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IMO urged to prioritize actions to reduce underwater noise by ships


As a two-day workshop exploring the relationship between energy efficiency and underwater radiated noise from shipping opened today at the International Maritime Organization (IMO) in London, the Clean Arctic Alliance and the Clean Shipping Coalition called for increased international action on decarbonizing the global shipping fleet.

“This IMO Workshop must identify and prioritize actions that will make ships quieter and reduce their climate impact”, said John Maggs, President of the Clean Shipping Coalition. “Earlier this year, IMO members adopted new targets to jump-start decarbonization of the global shipping fleet, including a commitment to cut ship climate emissions by 30% by 2030.”

Work should start immediately on “win-win” solutions like slower speeds and the use of modern wind power, Mr. Maggs said.

“The IMO has significant opportunities to reduce underwater noise by ensuring that ships are both quieter and more efficient – this can be achieved by better operation of vessels, retrofitting quieting technology, and designing quieter ships”, said Eelco Leemans, Technical Advisor to the Clean Arctic Alliance.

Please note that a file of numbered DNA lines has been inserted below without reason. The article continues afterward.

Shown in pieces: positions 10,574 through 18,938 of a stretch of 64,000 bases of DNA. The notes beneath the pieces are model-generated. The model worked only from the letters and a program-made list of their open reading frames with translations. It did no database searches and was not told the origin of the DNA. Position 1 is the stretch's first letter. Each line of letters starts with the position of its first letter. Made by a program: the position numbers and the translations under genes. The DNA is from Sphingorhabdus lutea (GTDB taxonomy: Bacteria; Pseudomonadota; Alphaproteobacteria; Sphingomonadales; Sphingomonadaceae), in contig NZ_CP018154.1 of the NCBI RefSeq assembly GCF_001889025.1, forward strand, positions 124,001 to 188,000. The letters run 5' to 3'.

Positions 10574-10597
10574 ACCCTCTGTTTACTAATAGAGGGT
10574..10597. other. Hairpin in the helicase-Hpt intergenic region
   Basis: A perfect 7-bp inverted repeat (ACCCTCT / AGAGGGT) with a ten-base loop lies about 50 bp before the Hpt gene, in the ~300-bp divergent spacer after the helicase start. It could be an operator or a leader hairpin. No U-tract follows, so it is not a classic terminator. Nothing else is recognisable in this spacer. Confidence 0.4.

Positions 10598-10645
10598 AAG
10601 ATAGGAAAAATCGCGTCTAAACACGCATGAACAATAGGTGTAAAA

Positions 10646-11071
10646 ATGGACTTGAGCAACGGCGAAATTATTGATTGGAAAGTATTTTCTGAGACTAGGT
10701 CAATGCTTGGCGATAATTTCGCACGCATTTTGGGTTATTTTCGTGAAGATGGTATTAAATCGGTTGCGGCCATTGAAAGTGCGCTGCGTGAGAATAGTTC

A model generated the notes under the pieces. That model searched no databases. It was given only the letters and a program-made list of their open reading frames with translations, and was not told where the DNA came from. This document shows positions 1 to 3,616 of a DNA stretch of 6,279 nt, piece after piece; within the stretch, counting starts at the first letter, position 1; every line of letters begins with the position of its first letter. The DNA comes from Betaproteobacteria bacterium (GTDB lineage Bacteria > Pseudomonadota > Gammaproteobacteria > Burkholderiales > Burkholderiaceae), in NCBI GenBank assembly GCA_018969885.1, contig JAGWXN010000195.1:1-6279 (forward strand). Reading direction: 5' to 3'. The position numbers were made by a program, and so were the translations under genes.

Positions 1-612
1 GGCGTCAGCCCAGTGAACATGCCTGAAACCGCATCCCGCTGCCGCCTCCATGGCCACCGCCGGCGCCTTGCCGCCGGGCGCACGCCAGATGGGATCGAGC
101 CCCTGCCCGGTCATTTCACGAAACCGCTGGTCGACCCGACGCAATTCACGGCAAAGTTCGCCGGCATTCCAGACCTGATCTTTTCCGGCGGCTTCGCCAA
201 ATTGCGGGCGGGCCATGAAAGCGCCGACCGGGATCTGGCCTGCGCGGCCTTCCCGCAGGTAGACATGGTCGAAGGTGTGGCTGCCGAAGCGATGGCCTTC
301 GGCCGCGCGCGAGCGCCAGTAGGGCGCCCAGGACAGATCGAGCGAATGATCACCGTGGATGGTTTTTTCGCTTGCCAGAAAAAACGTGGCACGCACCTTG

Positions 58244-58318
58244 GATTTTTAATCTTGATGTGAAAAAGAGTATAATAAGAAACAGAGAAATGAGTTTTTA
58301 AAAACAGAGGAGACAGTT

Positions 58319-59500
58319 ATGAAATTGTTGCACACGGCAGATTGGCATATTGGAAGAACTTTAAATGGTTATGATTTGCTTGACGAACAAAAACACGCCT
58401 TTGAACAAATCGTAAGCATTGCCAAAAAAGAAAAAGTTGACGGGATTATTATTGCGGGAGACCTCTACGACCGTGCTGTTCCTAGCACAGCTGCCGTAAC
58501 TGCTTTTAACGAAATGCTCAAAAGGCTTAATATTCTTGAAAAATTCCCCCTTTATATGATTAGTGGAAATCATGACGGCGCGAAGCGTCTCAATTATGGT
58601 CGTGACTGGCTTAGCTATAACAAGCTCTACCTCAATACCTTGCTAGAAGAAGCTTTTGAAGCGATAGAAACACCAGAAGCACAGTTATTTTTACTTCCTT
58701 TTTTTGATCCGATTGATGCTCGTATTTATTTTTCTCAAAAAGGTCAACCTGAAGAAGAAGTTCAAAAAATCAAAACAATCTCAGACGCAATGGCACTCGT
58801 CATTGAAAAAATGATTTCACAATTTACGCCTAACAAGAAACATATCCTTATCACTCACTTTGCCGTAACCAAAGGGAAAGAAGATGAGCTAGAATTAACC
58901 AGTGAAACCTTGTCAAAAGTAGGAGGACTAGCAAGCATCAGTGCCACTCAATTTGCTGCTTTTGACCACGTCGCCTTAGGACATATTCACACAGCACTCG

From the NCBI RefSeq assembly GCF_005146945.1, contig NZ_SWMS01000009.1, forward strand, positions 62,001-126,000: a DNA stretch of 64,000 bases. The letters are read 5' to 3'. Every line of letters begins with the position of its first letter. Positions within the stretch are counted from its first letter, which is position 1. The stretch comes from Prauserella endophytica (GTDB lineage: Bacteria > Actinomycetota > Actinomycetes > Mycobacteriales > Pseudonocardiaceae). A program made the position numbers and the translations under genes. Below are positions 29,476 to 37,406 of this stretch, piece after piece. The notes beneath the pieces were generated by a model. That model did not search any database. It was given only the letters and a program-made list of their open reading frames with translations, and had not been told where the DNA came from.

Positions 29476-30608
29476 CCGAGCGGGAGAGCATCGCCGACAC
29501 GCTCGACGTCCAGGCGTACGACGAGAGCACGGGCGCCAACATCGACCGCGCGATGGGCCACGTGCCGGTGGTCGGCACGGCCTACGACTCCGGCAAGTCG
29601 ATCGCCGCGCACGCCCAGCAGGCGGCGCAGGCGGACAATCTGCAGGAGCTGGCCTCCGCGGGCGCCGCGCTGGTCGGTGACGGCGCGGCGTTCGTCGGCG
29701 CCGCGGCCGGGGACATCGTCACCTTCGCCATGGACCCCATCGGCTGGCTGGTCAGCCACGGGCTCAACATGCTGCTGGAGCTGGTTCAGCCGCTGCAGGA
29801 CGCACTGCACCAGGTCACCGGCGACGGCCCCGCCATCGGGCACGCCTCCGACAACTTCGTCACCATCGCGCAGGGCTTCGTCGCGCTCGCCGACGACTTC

He added: “The most important source of continuous underwater noise in shipping is cavitation or the production of vacuum bubbles by propellers. The noise emitted by ships overlaps with the sound produced and used by marine mammals, making it hard for these animals to communicate, find food, and even navigate.

“Fish, invertebrates, and a variety of other marine species are also negatively impacted by ship-generated noise. The easiest short-term measure is for ships to slow down to reduce the cavitation effect, which not only results in – quieter and more efficient ships and lower greenhouse gas emissions, but it will also reduce the number of marine animals hit and killed by ships.”

“Wind propulsion and wind-assisted propulsion are also important for efforts aimed at increasing ship efficiency, reducing greenhouse gas emissions, and reducing noise, including on both large and small vessels. In fact, for some ship types they may be the best solution to address both issues”, Mr. Leemans said.

The IMO indicated that the Workshop on the Relationship between Energy Efficiency and Underwater Radiated Noise from Ships “seeks to engage participants who work in the greenhouse gas (GHG) and underwater radiated noise (URN) technical, regulatory and policy spaces, to include wide participation from industry with practical experience implementing both GHG/emissions reductions programs as well as those who are interested in or involved in reducing URN”.

(Image from Clean Arctic Alliance)